64 Their names all begin with "_pcre_", which hopefully will not provoke
65 any name clashes. In some environments, it is possible to control which
66 external symbols are exported when a shared library is built, and in
67 these cases the undocumented symbols are not exported.
72 The user documentation for PCRE comprises a number of different sec-
73 tions. In the "man" format, each of these is a separate "man page". In
74 the HTML format, each is a separate page, linked from the index page.
75 In the plain text format, all the sections, except the pcredemo sec-
76 tion, are concatenated, for ease of searching. The sections are as fol-
77 lows:
79 pcre this document
80 pcre-config show PCRE installation configuration information
81 pcreapi details of PCRE's native C API
82 pcrebuild options for building PCRE
83 pcrecallout details of the callout feature
84 pcrecompat discussion of Perl compatibility
85 pcrecpp details of the C++ wrapper
86 pcredemo a demonstration C program that uses PCRE
87 pcregrep description of the pcregrep command
88 pcrematching discussion of the two matching algorithms
89 pcrepartial details of the partial matching facility
90 pcrepattern syntax and semantics of supported
91 regular expressions
92 pcreperform discussion of performance issues
93 pcreposix the POSIX-compatible C API
94 pcreprecompile details of saving and re-using precompiled patterns
95 pcresample discussion of the pcredemo program
96 pcrestack discussion of stack usage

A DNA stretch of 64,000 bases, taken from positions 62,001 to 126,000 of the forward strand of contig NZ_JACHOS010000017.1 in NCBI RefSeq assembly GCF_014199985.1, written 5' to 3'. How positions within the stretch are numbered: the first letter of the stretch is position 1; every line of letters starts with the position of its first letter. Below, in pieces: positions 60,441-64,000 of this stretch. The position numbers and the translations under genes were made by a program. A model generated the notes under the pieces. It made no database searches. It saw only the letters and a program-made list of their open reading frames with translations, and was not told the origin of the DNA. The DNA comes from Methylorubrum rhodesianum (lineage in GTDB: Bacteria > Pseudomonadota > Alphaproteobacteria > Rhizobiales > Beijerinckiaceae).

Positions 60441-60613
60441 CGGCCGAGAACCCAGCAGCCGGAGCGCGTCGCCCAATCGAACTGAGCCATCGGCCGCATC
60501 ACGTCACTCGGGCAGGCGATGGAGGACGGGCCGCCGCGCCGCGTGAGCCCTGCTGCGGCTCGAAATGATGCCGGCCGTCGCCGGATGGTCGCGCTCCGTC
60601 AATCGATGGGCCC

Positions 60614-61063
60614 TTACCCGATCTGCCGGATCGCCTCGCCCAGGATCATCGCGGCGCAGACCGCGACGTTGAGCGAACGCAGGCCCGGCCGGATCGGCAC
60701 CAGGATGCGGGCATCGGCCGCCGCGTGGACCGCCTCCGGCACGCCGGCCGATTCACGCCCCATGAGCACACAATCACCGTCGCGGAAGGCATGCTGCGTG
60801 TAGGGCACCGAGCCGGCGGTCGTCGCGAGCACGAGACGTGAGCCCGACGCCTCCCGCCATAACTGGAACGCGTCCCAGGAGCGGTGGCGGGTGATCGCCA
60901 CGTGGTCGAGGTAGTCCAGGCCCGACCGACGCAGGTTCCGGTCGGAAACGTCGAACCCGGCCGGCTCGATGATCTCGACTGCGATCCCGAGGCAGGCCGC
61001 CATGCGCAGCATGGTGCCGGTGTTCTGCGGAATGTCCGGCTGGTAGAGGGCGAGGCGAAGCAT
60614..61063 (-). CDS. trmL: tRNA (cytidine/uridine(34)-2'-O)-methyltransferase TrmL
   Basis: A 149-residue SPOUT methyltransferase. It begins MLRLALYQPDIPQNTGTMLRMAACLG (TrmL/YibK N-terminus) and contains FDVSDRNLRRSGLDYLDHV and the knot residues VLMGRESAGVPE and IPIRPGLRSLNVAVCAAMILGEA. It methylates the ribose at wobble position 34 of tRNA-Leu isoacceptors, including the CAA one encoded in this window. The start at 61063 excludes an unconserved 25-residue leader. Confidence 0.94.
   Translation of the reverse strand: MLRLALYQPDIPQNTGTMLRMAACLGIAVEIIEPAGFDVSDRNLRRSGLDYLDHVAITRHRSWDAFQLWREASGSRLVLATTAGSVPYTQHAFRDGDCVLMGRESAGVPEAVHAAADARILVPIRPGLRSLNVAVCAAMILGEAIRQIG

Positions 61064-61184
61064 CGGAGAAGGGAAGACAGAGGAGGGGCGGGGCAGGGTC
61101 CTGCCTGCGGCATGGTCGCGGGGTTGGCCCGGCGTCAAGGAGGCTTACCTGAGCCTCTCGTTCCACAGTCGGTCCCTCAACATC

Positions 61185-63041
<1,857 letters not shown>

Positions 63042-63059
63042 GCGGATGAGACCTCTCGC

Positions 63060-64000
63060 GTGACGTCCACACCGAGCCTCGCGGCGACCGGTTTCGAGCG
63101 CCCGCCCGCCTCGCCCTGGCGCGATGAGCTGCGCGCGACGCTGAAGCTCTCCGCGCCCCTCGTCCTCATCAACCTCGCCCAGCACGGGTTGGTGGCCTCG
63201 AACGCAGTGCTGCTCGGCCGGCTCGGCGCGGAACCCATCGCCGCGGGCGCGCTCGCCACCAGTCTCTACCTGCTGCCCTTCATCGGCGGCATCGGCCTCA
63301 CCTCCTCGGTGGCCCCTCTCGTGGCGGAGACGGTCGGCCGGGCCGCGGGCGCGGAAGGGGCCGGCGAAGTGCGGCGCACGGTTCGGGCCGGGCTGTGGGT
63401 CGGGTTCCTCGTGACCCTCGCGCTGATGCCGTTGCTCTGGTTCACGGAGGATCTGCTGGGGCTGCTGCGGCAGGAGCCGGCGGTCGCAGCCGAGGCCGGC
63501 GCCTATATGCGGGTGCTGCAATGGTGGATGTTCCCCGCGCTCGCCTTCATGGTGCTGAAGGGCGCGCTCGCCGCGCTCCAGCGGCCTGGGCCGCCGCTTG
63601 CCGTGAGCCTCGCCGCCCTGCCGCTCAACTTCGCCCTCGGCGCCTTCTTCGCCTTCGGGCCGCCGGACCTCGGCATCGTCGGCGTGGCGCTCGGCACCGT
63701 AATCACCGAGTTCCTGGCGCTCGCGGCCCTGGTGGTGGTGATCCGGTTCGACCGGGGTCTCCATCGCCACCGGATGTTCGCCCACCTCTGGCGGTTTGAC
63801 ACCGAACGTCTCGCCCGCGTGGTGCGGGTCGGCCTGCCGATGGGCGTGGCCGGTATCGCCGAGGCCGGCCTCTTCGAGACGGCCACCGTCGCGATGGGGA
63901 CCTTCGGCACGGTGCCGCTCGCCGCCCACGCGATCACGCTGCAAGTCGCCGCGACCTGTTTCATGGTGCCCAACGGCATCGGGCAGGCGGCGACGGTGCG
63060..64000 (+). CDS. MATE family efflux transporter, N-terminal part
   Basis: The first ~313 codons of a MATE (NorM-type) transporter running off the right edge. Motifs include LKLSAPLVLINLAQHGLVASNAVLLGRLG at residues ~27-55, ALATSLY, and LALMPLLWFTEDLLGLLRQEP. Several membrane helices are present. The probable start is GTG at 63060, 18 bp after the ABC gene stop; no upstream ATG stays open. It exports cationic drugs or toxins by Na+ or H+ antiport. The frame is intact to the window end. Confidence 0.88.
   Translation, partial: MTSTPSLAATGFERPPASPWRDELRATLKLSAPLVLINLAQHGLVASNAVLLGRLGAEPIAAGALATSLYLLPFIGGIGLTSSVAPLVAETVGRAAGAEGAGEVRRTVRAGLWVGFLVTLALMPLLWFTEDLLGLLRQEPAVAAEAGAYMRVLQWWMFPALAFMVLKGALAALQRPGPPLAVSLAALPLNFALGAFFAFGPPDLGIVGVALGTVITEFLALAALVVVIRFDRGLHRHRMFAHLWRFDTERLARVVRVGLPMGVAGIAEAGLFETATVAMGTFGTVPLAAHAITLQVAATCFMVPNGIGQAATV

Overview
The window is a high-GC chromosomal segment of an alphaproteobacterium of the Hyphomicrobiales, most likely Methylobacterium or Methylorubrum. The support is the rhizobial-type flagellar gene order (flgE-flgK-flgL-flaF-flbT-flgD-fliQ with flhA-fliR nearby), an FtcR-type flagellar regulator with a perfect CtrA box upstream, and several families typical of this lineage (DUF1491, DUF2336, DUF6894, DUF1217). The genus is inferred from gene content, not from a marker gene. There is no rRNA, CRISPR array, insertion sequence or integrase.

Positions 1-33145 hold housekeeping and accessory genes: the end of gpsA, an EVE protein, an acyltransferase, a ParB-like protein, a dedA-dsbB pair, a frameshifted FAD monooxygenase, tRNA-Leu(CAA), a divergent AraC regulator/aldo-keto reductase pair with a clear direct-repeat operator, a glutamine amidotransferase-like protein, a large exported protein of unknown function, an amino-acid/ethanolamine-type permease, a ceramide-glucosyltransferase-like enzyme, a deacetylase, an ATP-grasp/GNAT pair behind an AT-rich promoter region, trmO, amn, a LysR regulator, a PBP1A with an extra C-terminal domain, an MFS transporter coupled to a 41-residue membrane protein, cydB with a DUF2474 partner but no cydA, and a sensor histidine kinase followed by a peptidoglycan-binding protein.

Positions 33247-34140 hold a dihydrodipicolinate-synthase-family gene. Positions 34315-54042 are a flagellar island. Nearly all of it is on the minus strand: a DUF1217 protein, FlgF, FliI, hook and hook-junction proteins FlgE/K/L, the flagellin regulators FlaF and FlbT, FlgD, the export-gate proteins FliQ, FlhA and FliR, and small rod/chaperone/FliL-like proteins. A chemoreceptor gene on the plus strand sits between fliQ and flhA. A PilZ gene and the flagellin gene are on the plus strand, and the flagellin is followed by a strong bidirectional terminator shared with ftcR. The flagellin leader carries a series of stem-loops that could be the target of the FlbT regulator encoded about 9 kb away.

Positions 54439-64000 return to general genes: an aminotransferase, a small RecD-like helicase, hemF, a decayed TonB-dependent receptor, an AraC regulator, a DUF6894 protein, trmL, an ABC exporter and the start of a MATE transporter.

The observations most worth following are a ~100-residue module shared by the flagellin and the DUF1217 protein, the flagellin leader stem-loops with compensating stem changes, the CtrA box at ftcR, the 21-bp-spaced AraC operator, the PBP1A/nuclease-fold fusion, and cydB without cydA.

97 pcresyntax quick syntax reference
98 pcretest description of the pcretest testing command
100 In addition, in the "man" and HTML formats, there is a short page for
101 each C library function, listing its arguments and results.
106 There are some size limitations in PCRE but it is hoped that they will
107 never in practice be relevant.
109 The maximum length of a compiled pattern is 65539 (sic) bytes if PCRE
110 is compiled with the default internal linkage size of 2. If you want to
111 process regular expressions that are truly enormous, you can compile
112 PCRE with an internal linkage size of 3 or 4 (see the README file in
113 the source distribution and the pcrebuild documentation for details).
114 In these cases the limit is substantially larger. However, the speed
115 of execution is slower.
117 All values in repeating quantifiers must be less than 65536.
119 There is no limit to the number of parenthesized subpatterns, but there
120 can be no more than 65535 capturing subpatterns.
122 The maximum length of name for a named subpattern is 32 characters, and
123 the maximum number of named subpatterns is 10000.
125 The maximum length of a subject string is the largest positive number
126 that an integer variable can hold. However, when using the traditional
127 matching function, PCRE uses recursion to handle subpatterns and indef-
128 inite repetition. This means that the available stack space may limit
129 the size of a subject string that can be processed by certain patterns.
130 For a discussion of stack issues, see the pcrestack documentation.
135 From release 3.3, PCRE has had some support for character strings